We try and ask questions of Sean Williams that he has not been asked in recent interviews. If you want more traditional interviews or just more Sean Williams here is a link where you can find several recent interviews with Mr. Williams
We discover from Sean Williams his passion outside of writting that almost kept him from writting novels and shor stories, whether or not his wife reads his books, what is is like having a short story turned into a play, how the dark side ending is worked in The Force Unleashed 1 and 2, and much more including his favorite meal at the moment.
Then, Wayne and I complete our discussion on Eragon, including Paolini’s gift at crafting characters, setting up of the sequel, our take on many critics’ take on this novel, and more.
So come along and explore the galaxy with us one page at a time.
DRU Daily Reading Update 1 – Fatal Alliance “Very Nice Writing Trick” or “Writing Trick That Adds Depth”
The Old Republic: Fatal Alliance by Sean Williams
Sean Williams is a very good writer. Do not let my negative comments on The Force Unleashed be reflected at all on your opinion of Sean Williams’ writing. He is an excellent writer. The Force Heretic trilogy in the New Jedi Order were some of the best of that series, and I really like Sean Williams a great deal, and The Old Republic: Fatal Alliance shows me why. The Old Republic: Fatal Alliance is a tie-in novel to the upcoming online video game that cost more that most third world countries, and if the game, lives up to this novel, it will be as successful a game as the The Force Unleashed duology, that I am sure will become a trilogy.
I am getting close to the middle of the novel, and I have enjoyed it thoroughly. This novel is a multi-perspectival novel. How do you like that big word? What I mean is that Williams tells this story through the eyes of multiple people. You see this story from the perspective of a Sith apprentice, a Jedi apprentice, a black opp soldier, a pirate, among others. This bouncing around from the mind of character to another character adds a richness to this story that I love. I reminds me of Robart Jordan’s Wheel of Time series that follows dozens of characters and brings them all together, but The Old Republic: Fatal Alliance does this on a smaller scale which adds a pace to the story that The Wheel of Time series does not have.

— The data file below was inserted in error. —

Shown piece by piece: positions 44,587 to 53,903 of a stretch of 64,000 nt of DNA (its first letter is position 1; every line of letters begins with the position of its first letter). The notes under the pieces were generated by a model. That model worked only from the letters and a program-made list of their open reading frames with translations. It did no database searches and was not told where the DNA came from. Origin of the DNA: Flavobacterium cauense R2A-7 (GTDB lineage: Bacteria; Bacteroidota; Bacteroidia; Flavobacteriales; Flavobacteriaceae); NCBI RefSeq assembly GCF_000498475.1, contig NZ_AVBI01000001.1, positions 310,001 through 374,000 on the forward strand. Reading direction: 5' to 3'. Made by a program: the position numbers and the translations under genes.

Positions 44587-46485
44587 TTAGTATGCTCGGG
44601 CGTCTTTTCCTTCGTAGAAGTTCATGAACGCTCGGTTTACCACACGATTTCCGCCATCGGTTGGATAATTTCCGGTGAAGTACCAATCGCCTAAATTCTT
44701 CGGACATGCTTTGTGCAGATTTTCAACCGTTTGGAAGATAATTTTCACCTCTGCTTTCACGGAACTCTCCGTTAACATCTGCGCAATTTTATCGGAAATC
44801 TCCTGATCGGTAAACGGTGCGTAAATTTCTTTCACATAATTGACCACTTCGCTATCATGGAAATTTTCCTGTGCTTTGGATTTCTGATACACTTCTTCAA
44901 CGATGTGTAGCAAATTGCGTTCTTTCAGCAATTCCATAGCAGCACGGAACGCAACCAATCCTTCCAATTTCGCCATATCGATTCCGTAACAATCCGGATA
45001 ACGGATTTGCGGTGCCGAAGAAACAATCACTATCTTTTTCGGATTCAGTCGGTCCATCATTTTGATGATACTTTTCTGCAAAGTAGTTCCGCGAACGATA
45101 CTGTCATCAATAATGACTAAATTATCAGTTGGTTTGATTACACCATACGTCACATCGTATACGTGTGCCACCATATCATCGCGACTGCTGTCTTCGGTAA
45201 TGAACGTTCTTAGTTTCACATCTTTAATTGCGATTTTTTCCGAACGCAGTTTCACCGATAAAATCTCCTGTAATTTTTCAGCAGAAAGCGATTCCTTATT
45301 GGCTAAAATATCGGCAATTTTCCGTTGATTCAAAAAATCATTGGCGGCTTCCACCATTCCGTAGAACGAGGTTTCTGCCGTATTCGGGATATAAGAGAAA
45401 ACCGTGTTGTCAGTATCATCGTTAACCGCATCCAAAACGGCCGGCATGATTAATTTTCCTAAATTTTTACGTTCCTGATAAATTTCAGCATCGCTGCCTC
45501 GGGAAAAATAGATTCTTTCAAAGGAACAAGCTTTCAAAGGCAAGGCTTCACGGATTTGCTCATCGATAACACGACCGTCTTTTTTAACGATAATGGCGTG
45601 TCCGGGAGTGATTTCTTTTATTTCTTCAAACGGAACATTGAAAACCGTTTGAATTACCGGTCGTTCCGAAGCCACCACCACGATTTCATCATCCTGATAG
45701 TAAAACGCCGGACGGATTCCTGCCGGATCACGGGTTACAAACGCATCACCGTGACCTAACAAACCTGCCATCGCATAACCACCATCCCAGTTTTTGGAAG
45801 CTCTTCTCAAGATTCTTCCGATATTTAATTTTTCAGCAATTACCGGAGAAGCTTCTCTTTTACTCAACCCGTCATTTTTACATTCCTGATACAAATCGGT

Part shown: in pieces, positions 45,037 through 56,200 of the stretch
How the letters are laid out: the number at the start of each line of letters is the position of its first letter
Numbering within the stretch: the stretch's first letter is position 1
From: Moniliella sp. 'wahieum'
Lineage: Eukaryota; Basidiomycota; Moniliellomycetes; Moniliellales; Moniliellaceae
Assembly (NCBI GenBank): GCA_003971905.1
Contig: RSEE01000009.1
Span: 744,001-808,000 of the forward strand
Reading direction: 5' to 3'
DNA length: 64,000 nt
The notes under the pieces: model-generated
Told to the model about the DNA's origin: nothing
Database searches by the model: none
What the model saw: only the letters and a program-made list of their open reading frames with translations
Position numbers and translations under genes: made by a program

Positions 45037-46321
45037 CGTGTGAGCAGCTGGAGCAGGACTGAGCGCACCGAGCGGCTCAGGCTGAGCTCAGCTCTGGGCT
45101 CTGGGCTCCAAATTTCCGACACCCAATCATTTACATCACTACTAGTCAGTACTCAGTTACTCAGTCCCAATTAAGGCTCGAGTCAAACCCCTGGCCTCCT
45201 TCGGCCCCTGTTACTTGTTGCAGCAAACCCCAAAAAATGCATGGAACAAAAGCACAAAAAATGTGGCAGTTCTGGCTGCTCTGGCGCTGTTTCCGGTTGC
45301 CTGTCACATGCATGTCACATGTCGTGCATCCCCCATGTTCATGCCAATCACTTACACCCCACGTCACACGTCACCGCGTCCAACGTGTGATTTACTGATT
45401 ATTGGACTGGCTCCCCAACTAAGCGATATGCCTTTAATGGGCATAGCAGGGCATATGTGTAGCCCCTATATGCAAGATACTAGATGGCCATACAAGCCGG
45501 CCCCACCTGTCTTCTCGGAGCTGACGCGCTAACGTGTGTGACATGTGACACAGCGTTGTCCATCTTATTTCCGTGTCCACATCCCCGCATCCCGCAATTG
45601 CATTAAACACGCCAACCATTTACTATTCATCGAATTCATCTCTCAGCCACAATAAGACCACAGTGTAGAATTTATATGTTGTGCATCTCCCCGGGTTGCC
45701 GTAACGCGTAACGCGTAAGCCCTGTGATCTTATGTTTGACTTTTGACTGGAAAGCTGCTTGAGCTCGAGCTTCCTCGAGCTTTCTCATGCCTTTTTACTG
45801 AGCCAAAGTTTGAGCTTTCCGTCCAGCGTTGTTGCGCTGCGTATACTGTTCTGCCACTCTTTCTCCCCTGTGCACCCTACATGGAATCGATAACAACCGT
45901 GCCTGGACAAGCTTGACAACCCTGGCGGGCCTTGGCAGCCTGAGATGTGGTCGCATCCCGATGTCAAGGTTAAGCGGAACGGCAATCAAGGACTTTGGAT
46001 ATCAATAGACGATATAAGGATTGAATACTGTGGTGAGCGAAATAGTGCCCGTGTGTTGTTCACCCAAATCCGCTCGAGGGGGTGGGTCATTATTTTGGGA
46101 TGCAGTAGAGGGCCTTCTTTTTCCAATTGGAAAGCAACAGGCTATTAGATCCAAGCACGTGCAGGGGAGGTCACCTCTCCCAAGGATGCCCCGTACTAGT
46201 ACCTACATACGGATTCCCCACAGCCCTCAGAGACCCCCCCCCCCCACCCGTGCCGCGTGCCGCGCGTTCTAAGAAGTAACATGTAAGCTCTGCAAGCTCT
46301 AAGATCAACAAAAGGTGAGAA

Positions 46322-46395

A couple of things has surprised me to this point about this novel. Writing from the perspective of so many characters, I get excited knowing that these characters are going to meet at some point in the story. I love watching these stories collide. The Old Republic: Fatal Alliance reminds me of the story style of Crosscurrent by Paul Kemp, which is a novel I enjoyed, but there is one significant and surprising, in a good way, difference in the two novels. In Crosscurrent, Paul Kemp waited until the end to bring all of his characters and storylines together…not Sean Williams. Sean Williams brings his characters together much sooner with a rather lengthy battle between Jedi and Sith…then Jedi, Sith and Mando…then Jedi, Sith, Mando, and Mysterious Droids…then Jedi, Sith, Mando, Mysterious Droids, Palace Security, and Former Black Opps Agent. As you can see this fight becomes a free for all that was very fun to read, but Williams does one really nice writing technique that made this battle from good to great.